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The Work Force

January 2011

A painting of a man in a hard hat driving heavy machinery.
Helena Hugo, "Tractor." 75 cm x 110 cm, pastel on board.

As the holidays end and the new year begins, we bring you back to work with tales of employment from around the world. Whether loathed or loved, work provides both livelihood and identity; and in times of economic depression and shrinking labor markets, jobs assume even greater importance, determining both personal and political stability. Whether reinventing themselves in a new economy or sticking it out in an old one, the characters here demonstrate the variety of the international work force. Colombian journalist Andrés Felipe Solano goes undercover in a Medellín factory. Milica Mićić Dimovska’s shopkeepers recycle used clothes for new clients. Ángela Pradelli’s suddenly jobless woman goes into business as a bather. José Pérez Reyes describes a cabbie’s strangest fare. In two tales of returning natives, Djibouti’s Abdourahman A. Waberi sees an academic transformed into a spy, while Iraqi Najem Wali watches a disgraced activist turn teacher. From London, Rebecca Carter explores the tremendous cultural differences from one country to another in the art of editing. In an extract from Patrick Hofmann’s Robert Walser Prize-winning novel, an earthy butcher slaughters a pig and enlivens a family. And on the flip side, François Bon charts French factory closings, and Quim Monzó paints a portrait of Catalan work stoppages.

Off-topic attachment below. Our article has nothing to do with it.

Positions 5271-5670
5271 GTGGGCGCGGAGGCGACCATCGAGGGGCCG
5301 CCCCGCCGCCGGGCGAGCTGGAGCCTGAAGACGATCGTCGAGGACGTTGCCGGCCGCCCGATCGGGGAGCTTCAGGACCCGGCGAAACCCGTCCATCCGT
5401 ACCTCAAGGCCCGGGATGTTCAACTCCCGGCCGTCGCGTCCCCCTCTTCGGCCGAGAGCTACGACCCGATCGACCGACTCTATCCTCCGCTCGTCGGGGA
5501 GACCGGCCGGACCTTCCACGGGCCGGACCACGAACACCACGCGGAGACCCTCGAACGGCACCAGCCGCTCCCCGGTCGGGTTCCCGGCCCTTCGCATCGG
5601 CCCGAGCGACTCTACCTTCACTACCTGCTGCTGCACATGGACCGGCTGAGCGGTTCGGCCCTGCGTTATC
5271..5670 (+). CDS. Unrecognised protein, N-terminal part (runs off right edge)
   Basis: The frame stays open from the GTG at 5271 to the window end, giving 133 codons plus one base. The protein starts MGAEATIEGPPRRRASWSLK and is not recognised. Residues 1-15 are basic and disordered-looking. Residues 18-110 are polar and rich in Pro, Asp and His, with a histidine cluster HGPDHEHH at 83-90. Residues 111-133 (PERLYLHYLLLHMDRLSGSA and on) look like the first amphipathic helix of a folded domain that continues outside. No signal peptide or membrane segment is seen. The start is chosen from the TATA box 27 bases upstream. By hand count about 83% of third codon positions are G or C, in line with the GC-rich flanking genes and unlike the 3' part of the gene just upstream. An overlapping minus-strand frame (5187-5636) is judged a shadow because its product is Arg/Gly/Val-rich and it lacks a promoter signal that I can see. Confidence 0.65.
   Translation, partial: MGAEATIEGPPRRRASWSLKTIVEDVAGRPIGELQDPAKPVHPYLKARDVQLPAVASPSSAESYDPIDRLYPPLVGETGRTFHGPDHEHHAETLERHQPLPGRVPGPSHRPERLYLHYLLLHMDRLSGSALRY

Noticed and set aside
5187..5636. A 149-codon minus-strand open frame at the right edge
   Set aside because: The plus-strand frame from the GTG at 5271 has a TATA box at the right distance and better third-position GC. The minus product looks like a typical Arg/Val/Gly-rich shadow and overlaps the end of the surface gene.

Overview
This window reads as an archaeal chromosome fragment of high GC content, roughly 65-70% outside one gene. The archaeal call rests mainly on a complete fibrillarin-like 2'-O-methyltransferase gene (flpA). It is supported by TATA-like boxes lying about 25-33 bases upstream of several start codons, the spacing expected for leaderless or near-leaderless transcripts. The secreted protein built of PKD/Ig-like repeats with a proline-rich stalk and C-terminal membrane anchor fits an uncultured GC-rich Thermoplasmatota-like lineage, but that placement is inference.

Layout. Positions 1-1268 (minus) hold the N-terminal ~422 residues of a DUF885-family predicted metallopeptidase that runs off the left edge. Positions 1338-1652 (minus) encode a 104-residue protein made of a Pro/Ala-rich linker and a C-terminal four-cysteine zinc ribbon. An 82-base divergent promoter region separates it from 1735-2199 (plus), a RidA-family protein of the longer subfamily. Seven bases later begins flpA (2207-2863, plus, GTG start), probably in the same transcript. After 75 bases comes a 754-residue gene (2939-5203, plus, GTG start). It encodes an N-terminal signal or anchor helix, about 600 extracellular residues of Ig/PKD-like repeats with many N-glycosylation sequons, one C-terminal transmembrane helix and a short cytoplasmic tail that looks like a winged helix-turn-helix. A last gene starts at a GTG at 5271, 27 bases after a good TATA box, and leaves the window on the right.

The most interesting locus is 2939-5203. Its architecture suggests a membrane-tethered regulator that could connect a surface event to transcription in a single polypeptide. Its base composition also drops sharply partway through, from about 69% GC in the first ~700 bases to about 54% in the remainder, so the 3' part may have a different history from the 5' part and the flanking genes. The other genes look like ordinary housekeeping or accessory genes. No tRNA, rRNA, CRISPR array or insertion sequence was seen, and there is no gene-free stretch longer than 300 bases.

Six Months on Minimum Wage
By Andrés Felipe Solano
One afternoon I counted 1,253 items of clothing.
Translated from Spanish by Samantha Schnee
The Bather
By Ángela Pradelli
Olga slid her soapy thumbs behind the man’s ears and then, still using her thumbs, lightly stroked his earlobes.
Translated from Spanish by Andrea G. Labinger
Boutique Cinderella
By Milica Miçiç Dimovska
She pulled on the dress playfully and it stirred there in the mirror, as if twitching with fright.
Translated from Serbian by Sibelan Forrester
From “The Final Cut”
By Patrick Hofmann
The butcher turned around, the kidneys in her left hand, the knife in her right.
Translated from German by Martin Chalmers
From “Kumait”
By Najem Wali
After reading Crime and Punishment when he was a student he had contemplated killing Umm Husayn.
Translated from Arabic by William Maynard Hutchins
A World of Editing
By Rebecca Carter
It is clear that there is a strong link between the strength of a novelistic tradition in a country and the power of the editor.
In Hock
By José Pérez Reyes
“You probably won’t believe it, but the strangest thing that happened to me was actually in broad daylight.”
Translated from Spanish by Jethro Soutar
From “Passage of Tears”
By Abdourahman A. Waberi
My mission consists in feeling out the temperature on the ground, making sure the country is secure, the situation is stable, and the terrorists are under control.
Translated from French by David Ball & Nicole Ball
From “Daewoo”
By François Bon
“And this word, superfluous, the way it sticks to you . . .”
Translated from French by Alison Dundy & Emmanuelle Ertel
Landscape with Strikers
By Quim Monzó
On the sidewalks lie piles of uncollected garbage in enormous black bags, some of them split open.
Translated from Catalan by Mary Ann Newman